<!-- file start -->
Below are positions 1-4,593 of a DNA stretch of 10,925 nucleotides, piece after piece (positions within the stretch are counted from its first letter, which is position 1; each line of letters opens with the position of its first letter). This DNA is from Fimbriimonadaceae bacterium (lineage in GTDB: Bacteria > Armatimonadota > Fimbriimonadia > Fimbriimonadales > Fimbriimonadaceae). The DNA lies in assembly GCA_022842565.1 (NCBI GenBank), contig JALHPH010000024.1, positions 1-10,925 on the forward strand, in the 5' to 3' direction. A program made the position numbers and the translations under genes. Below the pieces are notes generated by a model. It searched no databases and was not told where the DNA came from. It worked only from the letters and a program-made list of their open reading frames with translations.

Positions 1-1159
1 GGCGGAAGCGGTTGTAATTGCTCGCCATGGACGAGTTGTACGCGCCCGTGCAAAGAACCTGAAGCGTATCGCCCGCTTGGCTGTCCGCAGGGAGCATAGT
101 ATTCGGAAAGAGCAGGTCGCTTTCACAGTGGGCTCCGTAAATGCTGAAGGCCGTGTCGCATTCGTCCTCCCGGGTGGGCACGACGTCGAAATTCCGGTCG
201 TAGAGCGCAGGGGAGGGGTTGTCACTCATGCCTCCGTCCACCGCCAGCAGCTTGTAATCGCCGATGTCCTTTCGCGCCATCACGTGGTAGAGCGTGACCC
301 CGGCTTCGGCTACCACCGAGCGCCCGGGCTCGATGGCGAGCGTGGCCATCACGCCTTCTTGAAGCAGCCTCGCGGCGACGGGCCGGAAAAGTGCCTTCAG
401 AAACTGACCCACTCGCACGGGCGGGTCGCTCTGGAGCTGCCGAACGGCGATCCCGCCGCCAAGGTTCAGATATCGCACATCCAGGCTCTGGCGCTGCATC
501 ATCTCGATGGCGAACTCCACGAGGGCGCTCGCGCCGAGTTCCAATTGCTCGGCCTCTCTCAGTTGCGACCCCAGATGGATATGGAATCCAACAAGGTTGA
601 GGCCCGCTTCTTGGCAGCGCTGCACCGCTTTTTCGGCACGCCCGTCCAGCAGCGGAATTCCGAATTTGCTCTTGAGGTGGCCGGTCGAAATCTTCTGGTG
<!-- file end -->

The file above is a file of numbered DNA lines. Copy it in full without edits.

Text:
Below are positions 1-4,593 of a DNA stretch of 10,925 nucleotides, piece after piece (positions within the stretch are counted from its first letter, which is position 1; each line of letters opens with the position of its first letter). This DNA is from Fimbriimonadaceae bacterium (lineage in GTDB: Bacteria > Armatimonadota > Fimbriimonadia > Fimbriimonadales > Fimbriimonadaceae). The DNA lies in assembly GCA_022842565.1 (NCBI GenBank), contig JALHPH010000024.1, positions 1-10,925 on the forward strand, in the 5' to 3' direction. A program made the position numbers and the translations under genes. Below the pieces are notes generated by a model. It searched no databases and was not told where the DNA came from. It worked only from the letters and a program-made list of their open reading frames with translations.

Positions 1-1159
1 GGCGGAAGCGGTTGTAATTGCTCGCCATGGACGAGTTGTACGCGCCCGTGCAAAGAACCTGAAGCGTATCGCCCGCTTGGCTGTCCGCAGGGAGCATAGT
101 ATTCGGAAAGAGCAGGTCGCTTTCACAGTGGGCTCCGTAAATGCTGAAGGCCGTGTCGCATTCGTCCTCCCGGGTGGGCACGACGTCGAAATTCCGGTCG
201 TAGAGCGCAGGGGAGGGGTTGTCACTCATGCCTCCGTCCACCGCCAGCAGCTTGTAATCGCCGATGTCCTTTCGCGCCATCACGTGGTAGAGCGTGACCC
301 CGGCTTCGGCTACCACCGAGCGCCCGGGCTCGATGGCGAGCGTGGCCATCACGCCTTCTTGAAGCAGCCTCGCGGCGACGGGCCGGAAAAGTGCCTTCAG
401 AAACTGACCCACTCGCACGGGCGGGTCGCTCTGGAGCTGCCGAACGGCGATCCCGCCGCCAAGGTTCAGATATCGCACATCCAGGCTCTGGCGCTGCATC
501 ATCTCGATGGCGAACTCCACGAGGGCGCTCGCGCCGAGTTCCAATTGCTCGGCCTCTCTCAGTTGCGACCCCAGATGGATATGGAATCCAACAAGGTTGA
601 GGCCCGCTTCTTGGCAGCGCTGCACCGCTTTTTCGGCACGCCCGTCCAGCAGCGGAATTCCGAATTTGCTCTTGAGGTGGCCGGTCGAAATCTTCTGGTG